Results

From 1958 to 2009, 256 patients with Pheo or PGL were registered in the NCR (Fig. 1). Of these, 127 had Pheo or abdominal PGL with sporadic presentation (mean age 52.5 years; 54% women). Twenty-four patients had hereditary or syndromic presentation (MEN2 n = 13, NF1 n = 9, VHL n = 1, Carney syndrome n = 1), 20 had extra-abdominal paragangliomas, and 1 patient with primary hyperparathyroidism was misclassified in the registry. Information on presentation was missing in 28 deceased patients (Pheo n = 6, PGL n = 10, malignant Pheo n = 9, malignant PGL n = 3; mean age 59.2 years, mean time from diagnosis to death 7.6 years). Fifty-six patients were diagnosed postmortem (Pheo n = 39, PGL n = 5, malignant Pheo n = 12).
https://static-content.springer.com/image/art%3A10.1007%2Fs00268-012-1430-6/MediaObjects/268_2012_1430_Fig1_HTML.gif
Fig. 1

Patients in Western Sweden with pheochromocytoma or paraganglioma 1958–2009. aMean age at diagnosis. bThe son of one of the patients had an SDHB mutation (c.418G>T) but no evidence of disease; the mutation status of the deceased father is unknown

Of the 127 patients with sporadic presentation, 81 were alive and were invited to the study, and 71 (88%) gave their consent and underwent testing. Forty-six of the 127 patients were dead; the mean survival time from diagnosis was 12 years. Patient characteristics are shown in Fig. 1.

Sequencing revealed one case with a missense mutation in the RET-gene, two cases with missense, and one case with a splice-site mutation in SDHB (Table 1). Six patients had single nucleotide polymorphisms in SDHB: c.18A>C (p.Ala6Ala) n = 4; c.24C>T (p.Ser8Ser) n = 1; c.487T>C (p.Ser163Pro) n = 1, Leiden Open Variants Database (LOVD) ID SDHB_00008, SDHB_00011, and SDHB_00038, respectively (http://chromium.liacs.nl/lovd_sdh/home.php?select_db=SDHB) [15]. No mutations were found in SDHD or VHL. No deletions or rearrangements were found by MLPA analysis.
Table 1

Characteristics of the detected patients with germline mutations and sporadic presentation of pheochromocytoma or abdominal paraganglioma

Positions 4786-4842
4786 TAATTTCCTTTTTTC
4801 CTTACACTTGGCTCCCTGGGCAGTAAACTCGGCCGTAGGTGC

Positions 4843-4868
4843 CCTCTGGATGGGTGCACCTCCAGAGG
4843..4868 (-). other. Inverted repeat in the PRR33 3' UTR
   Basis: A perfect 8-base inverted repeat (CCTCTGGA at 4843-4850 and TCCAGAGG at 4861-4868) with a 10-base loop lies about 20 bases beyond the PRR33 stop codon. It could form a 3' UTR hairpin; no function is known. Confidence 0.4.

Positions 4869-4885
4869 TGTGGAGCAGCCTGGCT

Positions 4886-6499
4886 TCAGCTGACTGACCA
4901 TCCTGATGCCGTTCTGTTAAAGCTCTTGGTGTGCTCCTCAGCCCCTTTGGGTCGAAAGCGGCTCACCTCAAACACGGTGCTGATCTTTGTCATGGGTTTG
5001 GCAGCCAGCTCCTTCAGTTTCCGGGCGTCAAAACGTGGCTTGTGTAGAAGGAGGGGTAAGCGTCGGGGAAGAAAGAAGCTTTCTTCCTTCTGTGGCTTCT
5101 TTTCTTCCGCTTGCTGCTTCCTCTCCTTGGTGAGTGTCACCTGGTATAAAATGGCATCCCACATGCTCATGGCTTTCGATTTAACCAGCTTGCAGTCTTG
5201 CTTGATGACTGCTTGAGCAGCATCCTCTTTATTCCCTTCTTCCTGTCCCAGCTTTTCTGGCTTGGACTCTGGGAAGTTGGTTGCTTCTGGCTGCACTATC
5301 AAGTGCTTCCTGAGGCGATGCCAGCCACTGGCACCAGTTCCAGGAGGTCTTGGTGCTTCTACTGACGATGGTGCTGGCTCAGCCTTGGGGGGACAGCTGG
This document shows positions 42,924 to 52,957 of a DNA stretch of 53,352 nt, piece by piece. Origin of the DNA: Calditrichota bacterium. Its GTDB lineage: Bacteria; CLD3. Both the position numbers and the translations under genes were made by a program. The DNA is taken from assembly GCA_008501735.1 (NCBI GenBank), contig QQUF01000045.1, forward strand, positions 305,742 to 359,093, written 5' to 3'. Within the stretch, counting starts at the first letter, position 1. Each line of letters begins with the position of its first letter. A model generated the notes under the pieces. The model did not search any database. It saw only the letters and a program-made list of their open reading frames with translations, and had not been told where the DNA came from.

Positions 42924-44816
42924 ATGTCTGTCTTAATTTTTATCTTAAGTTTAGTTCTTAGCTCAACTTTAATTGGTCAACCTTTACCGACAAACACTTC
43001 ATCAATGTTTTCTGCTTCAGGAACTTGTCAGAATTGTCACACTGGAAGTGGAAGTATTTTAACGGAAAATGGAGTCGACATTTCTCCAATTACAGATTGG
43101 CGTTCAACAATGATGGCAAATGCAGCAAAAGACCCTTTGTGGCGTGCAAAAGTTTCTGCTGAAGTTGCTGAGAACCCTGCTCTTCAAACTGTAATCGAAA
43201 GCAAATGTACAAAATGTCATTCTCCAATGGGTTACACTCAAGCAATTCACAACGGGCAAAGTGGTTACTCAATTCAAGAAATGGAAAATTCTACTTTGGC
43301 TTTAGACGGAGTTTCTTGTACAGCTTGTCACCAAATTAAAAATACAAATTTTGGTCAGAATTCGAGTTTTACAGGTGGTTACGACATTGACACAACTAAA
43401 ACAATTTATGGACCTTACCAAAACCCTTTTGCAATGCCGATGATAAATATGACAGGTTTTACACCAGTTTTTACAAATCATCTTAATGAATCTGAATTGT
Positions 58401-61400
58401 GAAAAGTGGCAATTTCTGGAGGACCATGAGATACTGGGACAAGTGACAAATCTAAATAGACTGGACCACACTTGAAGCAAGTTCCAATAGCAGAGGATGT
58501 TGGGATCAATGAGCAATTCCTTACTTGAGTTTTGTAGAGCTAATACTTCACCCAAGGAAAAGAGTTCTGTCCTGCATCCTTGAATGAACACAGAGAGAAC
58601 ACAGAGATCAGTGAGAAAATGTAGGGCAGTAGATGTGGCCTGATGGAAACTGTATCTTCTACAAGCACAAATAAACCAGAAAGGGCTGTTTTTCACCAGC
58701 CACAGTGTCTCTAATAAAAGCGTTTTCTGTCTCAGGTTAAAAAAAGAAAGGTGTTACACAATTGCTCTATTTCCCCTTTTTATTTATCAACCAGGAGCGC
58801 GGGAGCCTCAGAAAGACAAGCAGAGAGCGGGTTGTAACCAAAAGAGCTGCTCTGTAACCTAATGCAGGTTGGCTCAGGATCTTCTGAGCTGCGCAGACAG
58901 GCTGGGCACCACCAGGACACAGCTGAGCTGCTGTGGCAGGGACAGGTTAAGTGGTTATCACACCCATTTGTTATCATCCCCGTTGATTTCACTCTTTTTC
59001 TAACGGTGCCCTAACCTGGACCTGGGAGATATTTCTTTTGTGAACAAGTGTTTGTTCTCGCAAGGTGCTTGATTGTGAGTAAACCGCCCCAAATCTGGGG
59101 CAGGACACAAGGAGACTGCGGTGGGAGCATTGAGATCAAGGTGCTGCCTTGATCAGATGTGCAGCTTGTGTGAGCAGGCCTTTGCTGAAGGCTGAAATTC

Age (years)a, sex

Diagnosis

Malignant/bilat/multifb

Secr

Mutation

LOVD IDc

FU (years)

Status

c.DNA

Protein

25, F

Pheo

No

E

SDHB c.716C>G

p.Ser239Cys

Submitted

26.0

NED

49, M

Pheo

No

NE

SDHB c.725G>A

p.Arg242His

SDHB_00004

15.7

NED

15, F

PGL

No

NE

SDHB c.IVS4+1G>A

Splice-site

SDHB_00047

28.1

NED

27, F

Pheo

No

E

RET c.1826G>A

p.Cys609Tyr

13

NED

Pheo pheochromocytoma, PGL paraganglioma, Secr secretory pattern, E epinephrine, NE norepinephrine, FU follow-up, NED no evidence of disease

aAge at diagnosis

bMalignant (metastases at presentation or during follow-up), bilateral or multifocal tumor

cLeiden Open Variation Database (http://chromium.liacs.nl/lovd_sdh/home.php?select_db=SDHB)

The patient with a previously unrecognized RET p.Cys609Tyr mutation underwent a prophylactic thyroidectomy at age 40 years, 13 years after surgery for Pheo. At that time, she had no signs of recurrence of Pheo. On histopathological analysis, no C cell hyperplasia or medullary thyroid carcinoma was found. All three patients with SDHB mutations are alive without evidence of tumor recurrence or malignant development at 15.7, 26.0, and 28.1 years of follow-up, respectively (Table 1).

Discussion

In this population-based study of patients with Pheo or abdominal PGL with sporadic presentation registered in the National Cancer Registry for Western Sweden 1958–2009, the prevalence of germline mutations was 5.6%. Mutations were only seen in RET and SDHB. Notably, in the patients with SDHB mutations no evidence of malignancy was observed during a mean follow up of 23.3 years.

Differences in the reported frequency of germline mutations may reflect genetic differences in different populations/geographical areas and/or differences in patient selection. In the present study, 82% had isolated apparently sporadic single Pheo. Cascon et al. [10] reported 9% germline mutations in patients with a single Pheo/PGL and sporadic presentation, and only 2.3% in patients with a single apparently sporadic Pheo. In the present study, the susceptibility genes RET, SDHB, SDHD, and VHL were sequenced, and deletions were excluded in SDHB, SDHC, and SDHD-genes and VHL. The mutation detection methods used in this study are well-established techniques and have been used by other investigators in this context [9]. Whereas Sanger sequencing shows a >99.6% sensitivity for unidirectional analysis of heterozygous base substitutions [16], the MLPA technique is reported to show a sensitivity of approximately 92% [17]. The genetic testing methodology used is therefore not likely to explain the low prevalence of mutations found in this study. SDHC-mutation in apparently sporadic abdominal PGL seems rare [18].